Epictetus, too, had a powerful sense of God in his life. This is important to note because it is often from Epictetus that contemporary Stoics lift injunctions about how to live, though leaving the crucially divine setting behind – the metaphysical big picture that is required to make full sense of how we response to what happens. We are “children of Zeus”, he says, before addressing God as father in prayer, acknowledging God’s omnipresence, and God as the source and sustainer of our life. Indeed, our life is but a reflection of God’s life, which is why it makes sense to let go of our own striving and trust life: “If our souls are so bound up with God and joined together with Him, as being parts and portions of His being, does not God perceive their every motion as being a motion of that which is His own and of one body with Himself?” Knowing this fact in every moment of our lives is what secures the Stoic promise of tranquility and freedom. “You are a fragment of God; you have within you a part of Him. Why, then, are you ignorant of your own kinship? Why do you not know the source from which you have sprung? Will you not bear in mind, whenever you eat, who you are that eat, and whom you are nourishing? Whenever you indulge in intercourse with women, who you are that do this? Whenever you mix in society, whenever you take physical exercise, whenever you converse, do you not know that you are nourishing God, exercising God? You are bearing God about with you, you poor wretch, and know it not!” He adds: “Remember never to say that you are alone, for you are not alone; nay, God is within, and your own genius is within.”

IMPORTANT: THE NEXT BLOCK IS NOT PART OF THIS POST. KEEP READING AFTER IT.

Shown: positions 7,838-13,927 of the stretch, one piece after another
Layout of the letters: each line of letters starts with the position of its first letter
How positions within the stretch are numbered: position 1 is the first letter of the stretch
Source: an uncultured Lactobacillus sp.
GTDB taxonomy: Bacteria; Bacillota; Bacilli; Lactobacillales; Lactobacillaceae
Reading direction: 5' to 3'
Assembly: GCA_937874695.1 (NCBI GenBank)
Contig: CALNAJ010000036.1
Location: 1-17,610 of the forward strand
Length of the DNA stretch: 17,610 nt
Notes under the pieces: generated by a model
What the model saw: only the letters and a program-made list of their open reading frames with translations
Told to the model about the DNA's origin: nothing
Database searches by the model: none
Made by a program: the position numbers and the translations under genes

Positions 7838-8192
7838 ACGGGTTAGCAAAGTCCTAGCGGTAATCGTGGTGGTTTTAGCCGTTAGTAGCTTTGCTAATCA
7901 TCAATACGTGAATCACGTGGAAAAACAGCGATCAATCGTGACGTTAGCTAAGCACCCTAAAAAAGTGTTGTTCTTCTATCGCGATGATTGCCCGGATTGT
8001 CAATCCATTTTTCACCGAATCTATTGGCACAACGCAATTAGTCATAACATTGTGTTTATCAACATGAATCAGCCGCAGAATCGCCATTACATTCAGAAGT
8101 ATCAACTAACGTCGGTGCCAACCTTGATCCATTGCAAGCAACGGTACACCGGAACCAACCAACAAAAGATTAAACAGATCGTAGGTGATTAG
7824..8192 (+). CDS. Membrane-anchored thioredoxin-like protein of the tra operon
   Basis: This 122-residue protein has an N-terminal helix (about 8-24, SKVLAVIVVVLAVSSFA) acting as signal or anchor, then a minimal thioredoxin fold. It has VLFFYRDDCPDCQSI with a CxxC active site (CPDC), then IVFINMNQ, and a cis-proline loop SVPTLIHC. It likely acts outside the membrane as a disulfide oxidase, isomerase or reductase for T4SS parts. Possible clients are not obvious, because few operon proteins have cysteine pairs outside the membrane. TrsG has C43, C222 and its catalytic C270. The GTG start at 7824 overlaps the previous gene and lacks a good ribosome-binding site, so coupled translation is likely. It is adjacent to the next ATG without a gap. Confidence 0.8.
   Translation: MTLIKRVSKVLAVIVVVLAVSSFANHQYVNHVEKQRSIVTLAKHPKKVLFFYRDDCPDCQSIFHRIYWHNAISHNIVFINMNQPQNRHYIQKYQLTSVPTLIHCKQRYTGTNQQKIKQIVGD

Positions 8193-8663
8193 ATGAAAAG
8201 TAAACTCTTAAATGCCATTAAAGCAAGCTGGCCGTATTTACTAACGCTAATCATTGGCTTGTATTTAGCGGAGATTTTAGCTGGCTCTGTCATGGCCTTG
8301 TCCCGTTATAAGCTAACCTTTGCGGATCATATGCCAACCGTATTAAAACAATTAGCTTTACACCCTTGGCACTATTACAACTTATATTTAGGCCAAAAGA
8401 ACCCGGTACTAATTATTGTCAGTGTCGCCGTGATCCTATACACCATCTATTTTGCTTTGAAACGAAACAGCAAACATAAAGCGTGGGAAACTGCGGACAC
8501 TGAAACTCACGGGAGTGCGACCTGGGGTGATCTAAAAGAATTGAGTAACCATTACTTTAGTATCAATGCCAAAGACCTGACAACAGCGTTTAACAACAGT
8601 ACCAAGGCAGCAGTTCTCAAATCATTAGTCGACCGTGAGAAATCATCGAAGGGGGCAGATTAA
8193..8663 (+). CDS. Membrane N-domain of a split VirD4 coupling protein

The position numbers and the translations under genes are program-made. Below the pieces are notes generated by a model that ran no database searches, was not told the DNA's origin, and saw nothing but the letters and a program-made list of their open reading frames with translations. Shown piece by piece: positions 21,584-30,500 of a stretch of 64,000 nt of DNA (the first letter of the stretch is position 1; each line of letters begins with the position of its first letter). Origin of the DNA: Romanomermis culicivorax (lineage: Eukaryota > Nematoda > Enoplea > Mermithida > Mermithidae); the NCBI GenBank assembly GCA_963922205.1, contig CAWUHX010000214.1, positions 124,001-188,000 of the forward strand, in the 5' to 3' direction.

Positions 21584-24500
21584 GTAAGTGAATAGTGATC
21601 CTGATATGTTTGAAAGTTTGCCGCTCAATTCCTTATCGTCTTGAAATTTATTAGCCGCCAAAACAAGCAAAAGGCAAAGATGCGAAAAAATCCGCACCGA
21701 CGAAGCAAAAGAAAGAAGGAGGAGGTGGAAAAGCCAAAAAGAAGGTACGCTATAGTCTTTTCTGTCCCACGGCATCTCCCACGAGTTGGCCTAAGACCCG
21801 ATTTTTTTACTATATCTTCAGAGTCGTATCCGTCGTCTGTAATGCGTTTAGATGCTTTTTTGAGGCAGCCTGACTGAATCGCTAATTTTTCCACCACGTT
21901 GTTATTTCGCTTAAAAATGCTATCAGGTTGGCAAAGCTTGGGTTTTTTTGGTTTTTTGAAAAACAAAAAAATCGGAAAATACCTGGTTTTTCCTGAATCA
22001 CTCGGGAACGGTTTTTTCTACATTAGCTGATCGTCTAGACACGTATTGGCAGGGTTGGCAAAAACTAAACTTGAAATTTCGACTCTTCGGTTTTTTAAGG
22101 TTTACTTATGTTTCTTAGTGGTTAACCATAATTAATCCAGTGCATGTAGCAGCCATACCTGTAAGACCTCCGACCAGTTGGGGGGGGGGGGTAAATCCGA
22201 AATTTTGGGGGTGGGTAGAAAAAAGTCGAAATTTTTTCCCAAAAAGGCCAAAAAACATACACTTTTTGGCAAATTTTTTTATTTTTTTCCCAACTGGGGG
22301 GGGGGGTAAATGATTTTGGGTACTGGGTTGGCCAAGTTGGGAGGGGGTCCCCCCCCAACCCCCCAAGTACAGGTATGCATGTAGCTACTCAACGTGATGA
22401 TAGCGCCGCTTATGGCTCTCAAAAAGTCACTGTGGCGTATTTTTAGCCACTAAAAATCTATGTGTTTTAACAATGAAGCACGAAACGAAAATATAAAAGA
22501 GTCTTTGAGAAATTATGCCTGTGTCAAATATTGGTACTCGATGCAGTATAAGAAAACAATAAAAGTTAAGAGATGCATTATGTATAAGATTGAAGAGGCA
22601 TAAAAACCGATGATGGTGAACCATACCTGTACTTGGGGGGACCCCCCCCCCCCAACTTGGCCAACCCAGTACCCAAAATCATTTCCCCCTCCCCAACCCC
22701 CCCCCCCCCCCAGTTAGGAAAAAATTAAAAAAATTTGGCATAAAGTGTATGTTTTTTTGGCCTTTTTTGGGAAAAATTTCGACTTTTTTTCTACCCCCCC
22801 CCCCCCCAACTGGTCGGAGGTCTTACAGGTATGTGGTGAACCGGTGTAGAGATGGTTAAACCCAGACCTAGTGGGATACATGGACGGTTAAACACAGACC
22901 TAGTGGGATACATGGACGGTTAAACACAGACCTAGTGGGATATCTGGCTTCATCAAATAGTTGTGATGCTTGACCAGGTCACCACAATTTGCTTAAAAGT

Our task in life is not only to know the divinity in the sinews of our being, in every breath we take, but also to fulfill our part in God’s purposes. This engages us in a struggle that is personal, not mechanical; there is a moral element of choice about how we might live, and struggle with yourself as well as with discerning the divine around and about, within and before. We are interpreters of God’s world and witnesses of God’s work. In a climactic celebration of Stoic life, Epictetus declares: